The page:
Malawi Congress Party (MCP) has adopted US’s Barack Obama’s people-funded campaign technique by calling on followers to contribute K100 or more to the party’s 2014 elections.
Political experts have since hailed the party for the move, arguing it might be a popularity test other than a sound of distress.
The party this week flooded social media with requests for people to contribute K100 or more in a fundraising campaign dubbed ‘Tambala Appeal’ with a slogan ‘Nothing for us without us’.
While acknowledging the existence of the campaign, MCP head of fundraising Lekani Loga refused to give details about the fundraising technique, saying he was not mandated to speak on behalf of the party.
He, however, said the individual contributions could be more than K100.
“I have no mandate to speak on behalf of the party and my president and secretary general [president Dr Lazarus Chakwera and secretary general Dr Chris Daza respectively] who are mandated to speak on behalf of the party are outside the country,” he said.
Posters circulating on social media say MCP is a party of the people by the people and for the people, and call on people to own the campaign.
Among other things, MCP is asking well-wishers to contribute funds for procurement and distribution of campaign materials, compensating MCP monitors and observers during the election, meeting campaign rallies expenditures and payment of costs for primary elections.
“If you believe that the reborn MCP can bring back the lost glory, transform Malawi from the current ‘winner takes all’ to ‘prosperity for all’ join and support the campaign”, reads one of the posters.
Chancellor College political scientist Blessing Chinsinga said on Friday MCP was on the right path to political funding, but said “it was only a first step”.
Chinsinga said MCP’s strategy of encouraging members to contribute towards its campaign was a way of making people own the party unlike the current system where few rich individuals finances the party.
“This strategy will help to avoid the party getting captured for returns by few rich individuals who supported the party once it wins elections,” he said.
However, Chinsinga said the request for funding would also be a measure of the popularity of the party’s policies as it campaigns.
“What matters is whether the message that MCP is sending is resonating with the wishes of the people. Why should I fish out my K100 when I do not agree with their policies? This is just the beginning; what matters is the message,” he said.
MCP’s call for funding from its followers may evoke memories of membership cards that earned the party notoriety during its three decades at the helm of government.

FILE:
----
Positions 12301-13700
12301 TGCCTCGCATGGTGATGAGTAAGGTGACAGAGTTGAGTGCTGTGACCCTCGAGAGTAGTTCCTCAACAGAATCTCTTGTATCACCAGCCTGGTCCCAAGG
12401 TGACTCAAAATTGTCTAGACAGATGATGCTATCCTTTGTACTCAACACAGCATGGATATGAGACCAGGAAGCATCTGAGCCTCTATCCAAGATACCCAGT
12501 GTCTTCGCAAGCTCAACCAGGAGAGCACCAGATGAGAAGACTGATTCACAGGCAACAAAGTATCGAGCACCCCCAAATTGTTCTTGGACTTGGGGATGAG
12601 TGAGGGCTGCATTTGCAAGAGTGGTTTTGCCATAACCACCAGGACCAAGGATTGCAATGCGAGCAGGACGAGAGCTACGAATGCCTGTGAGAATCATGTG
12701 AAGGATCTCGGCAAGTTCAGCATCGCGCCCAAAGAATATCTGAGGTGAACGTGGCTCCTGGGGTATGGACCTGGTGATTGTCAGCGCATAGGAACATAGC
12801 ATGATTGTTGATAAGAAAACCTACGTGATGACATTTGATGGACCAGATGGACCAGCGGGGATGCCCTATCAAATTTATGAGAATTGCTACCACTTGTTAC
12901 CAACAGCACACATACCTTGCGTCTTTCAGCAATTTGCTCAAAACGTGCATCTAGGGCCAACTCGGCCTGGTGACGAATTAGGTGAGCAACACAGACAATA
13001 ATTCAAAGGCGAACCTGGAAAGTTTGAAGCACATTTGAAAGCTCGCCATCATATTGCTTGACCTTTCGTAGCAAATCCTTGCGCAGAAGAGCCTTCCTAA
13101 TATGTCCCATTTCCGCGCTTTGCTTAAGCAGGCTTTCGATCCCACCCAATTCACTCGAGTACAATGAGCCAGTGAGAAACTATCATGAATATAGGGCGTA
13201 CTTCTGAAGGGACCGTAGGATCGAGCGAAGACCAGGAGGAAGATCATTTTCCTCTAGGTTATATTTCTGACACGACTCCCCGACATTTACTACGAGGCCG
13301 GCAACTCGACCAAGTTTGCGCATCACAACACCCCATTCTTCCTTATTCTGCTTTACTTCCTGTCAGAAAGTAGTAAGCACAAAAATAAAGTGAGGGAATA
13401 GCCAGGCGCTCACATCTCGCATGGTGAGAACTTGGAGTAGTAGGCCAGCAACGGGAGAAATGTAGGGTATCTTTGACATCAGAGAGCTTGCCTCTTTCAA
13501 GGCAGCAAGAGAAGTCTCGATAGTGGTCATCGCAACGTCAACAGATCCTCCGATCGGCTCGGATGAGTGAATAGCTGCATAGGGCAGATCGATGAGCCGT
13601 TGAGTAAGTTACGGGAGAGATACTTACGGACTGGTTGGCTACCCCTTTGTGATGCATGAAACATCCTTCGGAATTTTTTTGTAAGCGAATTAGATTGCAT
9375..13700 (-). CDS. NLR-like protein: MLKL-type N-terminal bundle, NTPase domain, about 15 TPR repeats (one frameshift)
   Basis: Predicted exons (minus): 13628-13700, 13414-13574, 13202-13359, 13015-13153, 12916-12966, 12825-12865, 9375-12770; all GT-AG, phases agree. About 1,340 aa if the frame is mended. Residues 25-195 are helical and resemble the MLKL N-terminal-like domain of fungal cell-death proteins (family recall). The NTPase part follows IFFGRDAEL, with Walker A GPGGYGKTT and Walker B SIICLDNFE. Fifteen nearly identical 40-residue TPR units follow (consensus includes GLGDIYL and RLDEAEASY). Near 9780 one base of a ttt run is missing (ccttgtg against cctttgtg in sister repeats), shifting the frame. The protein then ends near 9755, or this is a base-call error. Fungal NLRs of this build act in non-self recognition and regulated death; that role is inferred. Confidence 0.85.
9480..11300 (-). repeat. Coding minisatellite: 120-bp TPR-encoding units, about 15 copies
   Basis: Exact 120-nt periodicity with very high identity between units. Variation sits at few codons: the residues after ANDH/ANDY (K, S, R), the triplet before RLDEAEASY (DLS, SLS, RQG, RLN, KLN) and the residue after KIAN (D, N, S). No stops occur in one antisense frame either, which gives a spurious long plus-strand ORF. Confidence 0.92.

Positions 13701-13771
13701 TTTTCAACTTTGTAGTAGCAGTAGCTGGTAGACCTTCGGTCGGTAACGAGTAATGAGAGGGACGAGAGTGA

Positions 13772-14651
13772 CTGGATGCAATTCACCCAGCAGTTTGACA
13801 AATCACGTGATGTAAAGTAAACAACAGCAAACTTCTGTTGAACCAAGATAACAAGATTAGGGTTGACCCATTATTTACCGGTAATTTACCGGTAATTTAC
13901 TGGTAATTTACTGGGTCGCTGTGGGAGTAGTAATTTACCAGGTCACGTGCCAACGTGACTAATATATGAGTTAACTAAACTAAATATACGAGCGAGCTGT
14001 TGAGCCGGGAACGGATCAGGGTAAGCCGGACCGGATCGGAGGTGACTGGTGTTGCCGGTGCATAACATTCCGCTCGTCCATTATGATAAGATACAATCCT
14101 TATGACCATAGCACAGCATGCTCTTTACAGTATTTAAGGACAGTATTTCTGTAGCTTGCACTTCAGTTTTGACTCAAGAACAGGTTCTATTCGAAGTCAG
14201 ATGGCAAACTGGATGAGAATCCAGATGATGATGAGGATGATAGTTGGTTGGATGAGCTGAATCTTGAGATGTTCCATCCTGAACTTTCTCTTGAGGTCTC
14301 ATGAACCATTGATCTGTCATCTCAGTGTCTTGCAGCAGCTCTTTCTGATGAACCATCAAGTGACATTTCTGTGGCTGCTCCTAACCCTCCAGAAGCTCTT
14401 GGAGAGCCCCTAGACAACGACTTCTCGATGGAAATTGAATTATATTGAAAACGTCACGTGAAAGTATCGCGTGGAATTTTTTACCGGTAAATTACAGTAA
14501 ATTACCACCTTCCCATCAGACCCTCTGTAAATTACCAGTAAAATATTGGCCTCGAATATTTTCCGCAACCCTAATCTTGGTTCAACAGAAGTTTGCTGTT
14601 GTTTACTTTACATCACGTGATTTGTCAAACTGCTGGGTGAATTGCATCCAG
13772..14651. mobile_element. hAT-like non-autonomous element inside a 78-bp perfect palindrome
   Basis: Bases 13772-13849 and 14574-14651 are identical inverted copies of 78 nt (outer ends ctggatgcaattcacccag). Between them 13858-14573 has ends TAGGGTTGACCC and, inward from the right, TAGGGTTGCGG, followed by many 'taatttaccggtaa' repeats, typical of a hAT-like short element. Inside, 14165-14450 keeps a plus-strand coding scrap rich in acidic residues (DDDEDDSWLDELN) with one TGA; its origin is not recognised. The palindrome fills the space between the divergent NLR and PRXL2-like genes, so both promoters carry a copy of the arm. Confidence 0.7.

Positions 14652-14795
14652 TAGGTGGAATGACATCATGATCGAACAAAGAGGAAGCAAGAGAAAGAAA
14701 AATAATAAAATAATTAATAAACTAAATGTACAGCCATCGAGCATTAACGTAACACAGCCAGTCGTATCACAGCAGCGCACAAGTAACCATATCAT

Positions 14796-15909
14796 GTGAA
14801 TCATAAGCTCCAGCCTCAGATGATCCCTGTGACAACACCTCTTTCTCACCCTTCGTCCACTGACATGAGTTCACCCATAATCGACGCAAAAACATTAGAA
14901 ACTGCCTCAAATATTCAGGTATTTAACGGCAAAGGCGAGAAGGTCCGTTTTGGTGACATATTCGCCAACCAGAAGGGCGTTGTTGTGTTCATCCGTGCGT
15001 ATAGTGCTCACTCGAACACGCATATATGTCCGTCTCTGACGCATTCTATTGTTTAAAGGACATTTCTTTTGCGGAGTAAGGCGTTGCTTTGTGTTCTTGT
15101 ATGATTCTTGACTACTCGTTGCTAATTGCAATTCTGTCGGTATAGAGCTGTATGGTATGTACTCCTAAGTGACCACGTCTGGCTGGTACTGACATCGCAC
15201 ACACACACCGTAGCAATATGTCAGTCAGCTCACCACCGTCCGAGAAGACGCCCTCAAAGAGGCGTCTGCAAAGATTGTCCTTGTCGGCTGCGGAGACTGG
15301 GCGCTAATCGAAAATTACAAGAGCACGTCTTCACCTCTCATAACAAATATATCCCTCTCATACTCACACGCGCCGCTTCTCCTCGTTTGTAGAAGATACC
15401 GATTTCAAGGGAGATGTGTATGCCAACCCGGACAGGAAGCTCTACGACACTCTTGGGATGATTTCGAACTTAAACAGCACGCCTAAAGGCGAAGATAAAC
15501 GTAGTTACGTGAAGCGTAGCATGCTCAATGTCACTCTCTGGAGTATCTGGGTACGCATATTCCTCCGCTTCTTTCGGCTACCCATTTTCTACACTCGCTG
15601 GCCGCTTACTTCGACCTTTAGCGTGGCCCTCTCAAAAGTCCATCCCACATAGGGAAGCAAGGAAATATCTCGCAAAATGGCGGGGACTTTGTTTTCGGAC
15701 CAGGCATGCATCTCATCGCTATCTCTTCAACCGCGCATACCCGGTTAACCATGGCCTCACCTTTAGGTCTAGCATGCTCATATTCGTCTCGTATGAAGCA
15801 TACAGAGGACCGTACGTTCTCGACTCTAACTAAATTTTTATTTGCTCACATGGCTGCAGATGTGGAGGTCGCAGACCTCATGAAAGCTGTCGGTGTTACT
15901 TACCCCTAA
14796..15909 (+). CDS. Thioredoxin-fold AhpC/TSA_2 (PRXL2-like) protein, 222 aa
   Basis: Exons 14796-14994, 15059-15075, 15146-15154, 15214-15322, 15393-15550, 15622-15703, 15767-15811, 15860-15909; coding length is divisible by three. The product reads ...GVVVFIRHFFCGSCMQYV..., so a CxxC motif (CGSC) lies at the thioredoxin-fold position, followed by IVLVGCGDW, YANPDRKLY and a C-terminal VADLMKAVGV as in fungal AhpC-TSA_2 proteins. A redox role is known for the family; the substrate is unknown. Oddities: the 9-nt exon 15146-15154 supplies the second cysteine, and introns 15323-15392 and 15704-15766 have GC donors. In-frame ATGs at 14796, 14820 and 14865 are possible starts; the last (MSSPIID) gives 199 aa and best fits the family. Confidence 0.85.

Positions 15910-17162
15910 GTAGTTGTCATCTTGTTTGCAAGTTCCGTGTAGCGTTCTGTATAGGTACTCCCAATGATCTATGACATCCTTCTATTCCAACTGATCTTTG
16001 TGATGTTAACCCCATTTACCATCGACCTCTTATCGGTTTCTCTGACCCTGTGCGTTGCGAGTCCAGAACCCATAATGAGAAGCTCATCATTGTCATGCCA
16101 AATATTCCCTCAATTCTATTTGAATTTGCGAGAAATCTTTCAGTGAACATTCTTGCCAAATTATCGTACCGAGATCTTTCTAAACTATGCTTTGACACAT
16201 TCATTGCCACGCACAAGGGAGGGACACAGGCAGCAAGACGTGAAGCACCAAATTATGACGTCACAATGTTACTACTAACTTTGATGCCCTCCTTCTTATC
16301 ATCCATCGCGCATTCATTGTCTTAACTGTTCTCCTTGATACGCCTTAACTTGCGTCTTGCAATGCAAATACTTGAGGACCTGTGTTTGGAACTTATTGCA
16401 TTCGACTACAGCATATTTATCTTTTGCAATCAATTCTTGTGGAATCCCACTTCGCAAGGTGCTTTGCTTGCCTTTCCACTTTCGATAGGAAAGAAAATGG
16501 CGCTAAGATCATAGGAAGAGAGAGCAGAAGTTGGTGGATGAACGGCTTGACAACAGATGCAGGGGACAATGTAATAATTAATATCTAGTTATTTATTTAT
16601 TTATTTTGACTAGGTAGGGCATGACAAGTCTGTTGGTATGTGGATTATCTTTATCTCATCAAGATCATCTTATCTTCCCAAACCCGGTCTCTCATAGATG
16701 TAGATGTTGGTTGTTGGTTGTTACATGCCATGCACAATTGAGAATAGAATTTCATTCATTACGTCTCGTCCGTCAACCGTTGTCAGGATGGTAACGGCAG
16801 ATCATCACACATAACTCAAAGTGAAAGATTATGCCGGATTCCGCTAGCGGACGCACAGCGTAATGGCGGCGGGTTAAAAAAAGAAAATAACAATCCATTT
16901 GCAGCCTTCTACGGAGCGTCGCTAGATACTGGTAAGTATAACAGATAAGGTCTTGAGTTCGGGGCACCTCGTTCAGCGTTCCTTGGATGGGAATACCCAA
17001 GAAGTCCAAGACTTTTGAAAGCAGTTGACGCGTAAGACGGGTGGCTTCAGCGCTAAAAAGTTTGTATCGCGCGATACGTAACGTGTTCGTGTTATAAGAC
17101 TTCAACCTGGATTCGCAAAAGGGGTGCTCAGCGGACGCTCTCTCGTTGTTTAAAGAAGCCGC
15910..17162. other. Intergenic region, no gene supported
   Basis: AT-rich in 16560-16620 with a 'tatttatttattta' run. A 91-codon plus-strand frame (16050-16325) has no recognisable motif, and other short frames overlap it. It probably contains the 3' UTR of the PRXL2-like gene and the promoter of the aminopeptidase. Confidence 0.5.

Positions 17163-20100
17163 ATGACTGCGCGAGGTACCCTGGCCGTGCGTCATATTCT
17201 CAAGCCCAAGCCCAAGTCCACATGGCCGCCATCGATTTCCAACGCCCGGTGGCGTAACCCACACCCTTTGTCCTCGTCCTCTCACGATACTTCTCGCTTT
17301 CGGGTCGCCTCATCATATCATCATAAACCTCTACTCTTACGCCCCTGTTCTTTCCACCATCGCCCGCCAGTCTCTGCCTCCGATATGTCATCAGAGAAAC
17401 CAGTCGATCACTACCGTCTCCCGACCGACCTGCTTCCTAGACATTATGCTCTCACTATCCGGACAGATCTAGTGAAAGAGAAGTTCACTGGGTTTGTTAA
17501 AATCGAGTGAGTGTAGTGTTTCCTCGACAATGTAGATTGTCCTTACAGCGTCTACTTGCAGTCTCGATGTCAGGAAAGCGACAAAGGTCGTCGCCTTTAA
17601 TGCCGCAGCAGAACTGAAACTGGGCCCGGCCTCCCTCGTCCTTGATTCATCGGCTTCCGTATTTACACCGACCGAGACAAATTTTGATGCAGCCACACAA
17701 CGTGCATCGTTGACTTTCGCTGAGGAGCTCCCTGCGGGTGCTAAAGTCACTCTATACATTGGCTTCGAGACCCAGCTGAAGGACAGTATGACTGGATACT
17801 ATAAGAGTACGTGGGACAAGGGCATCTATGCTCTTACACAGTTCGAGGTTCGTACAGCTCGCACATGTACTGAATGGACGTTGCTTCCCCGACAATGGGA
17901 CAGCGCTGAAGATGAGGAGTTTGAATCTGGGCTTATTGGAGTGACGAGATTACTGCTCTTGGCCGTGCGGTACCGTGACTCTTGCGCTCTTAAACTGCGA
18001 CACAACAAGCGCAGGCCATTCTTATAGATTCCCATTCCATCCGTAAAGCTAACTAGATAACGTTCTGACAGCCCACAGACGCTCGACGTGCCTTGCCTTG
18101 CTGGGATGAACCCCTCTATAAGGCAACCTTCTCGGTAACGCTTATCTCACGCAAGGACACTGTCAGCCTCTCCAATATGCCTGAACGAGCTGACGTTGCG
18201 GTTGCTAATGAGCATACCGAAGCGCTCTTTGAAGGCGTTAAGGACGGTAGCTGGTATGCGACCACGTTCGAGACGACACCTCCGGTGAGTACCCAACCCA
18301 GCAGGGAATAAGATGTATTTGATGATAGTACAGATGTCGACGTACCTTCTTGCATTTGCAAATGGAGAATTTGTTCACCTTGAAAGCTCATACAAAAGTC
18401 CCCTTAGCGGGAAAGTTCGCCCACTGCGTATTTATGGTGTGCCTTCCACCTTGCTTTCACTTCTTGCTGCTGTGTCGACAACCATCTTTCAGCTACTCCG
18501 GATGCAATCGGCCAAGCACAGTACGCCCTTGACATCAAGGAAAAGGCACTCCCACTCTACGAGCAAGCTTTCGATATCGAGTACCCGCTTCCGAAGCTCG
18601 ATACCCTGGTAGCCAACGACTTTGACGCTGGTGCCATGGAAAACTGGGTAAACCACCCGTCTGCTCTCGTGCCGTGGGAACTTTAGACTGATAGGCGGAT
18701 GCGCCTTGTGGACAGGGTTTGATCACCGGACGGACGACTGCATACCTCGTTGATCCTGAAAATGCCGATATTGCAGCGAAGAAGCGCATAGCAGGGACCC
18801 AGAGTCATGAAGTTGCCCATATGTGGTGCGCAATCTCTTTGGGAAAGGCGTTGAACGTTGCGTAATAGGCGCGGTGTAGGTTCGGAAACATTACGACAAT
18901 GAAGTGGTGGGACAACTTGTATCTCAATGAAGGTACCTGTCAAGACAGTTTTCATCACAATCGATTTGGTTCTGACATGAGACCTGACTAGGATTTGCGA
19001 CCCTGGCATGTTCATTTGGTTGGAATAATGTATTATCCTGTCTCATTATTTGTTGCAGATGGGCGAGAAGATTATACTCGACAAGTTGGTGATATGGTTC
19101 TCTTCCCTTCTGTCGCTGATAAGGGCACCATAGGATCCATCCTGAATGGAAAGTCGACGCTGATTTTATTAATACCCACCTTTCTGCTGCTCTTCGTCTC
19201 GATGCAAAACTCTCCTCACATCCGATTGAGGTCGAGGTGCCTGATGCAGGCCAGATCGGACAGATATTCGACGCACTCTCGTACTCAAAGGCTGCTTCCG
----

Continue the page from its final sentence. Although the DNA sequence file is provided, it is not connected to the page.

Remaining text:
However, a 2012 study commissioned by the Centre for Multiparty Democracy (CMD) established that membership subscriptions are potentially a viable alternative to the risky and problematic party funding by a few influential individuals.
There is consensus among experts in political finance that membership subscriptions are the best model for party funding with respect to entrenching democracy at both party and national levels.
The argument is that membership fees help to strengthen linkages between political parties and their members, thereby enhancing transparency, accountability and responsiveness in parties.
However, with the decline of the mass party model of party organisation and mobilisation, membership subscriptions have fallen off all over the world as the primary means for parties to raise resources.
CMD executive director Kizito Tenthani said the move taken by MCP would encourage transparency and accountability within the party, which is good for the grouping’s intra-democracy.
“It is a good development when it comes to political funding. People will own the campaign and demand transparency and accountability. Survival of political parties is in the people’s contribution,” he said.
Tenthani said the strategy would empower the contributors to demand accountability for the money from leaders.
“The strategy offers a good and more meaningful alternative to few individuals funding a political party,” he said.
The development could chnage Malawi’s record as one of the countries in Africa and across the world that have weak political finance regimes both in terms of distributing funding to parties and regulating it.
The Global Integrity 2011 study rated Malawi zero out of 100 when it comes to accountability and transparency on political party finding.
“Malawi scored 0 out of 100 as a direct result of the country’s complete lack of political finance regulation for political parties and individual political candidates.
Disclosure of party and candidate political finance information to the public is non-existent (0 out of 100).The scores place the country as one of the lowest scoring ever on the Global Integrity Report,” reads part of the report.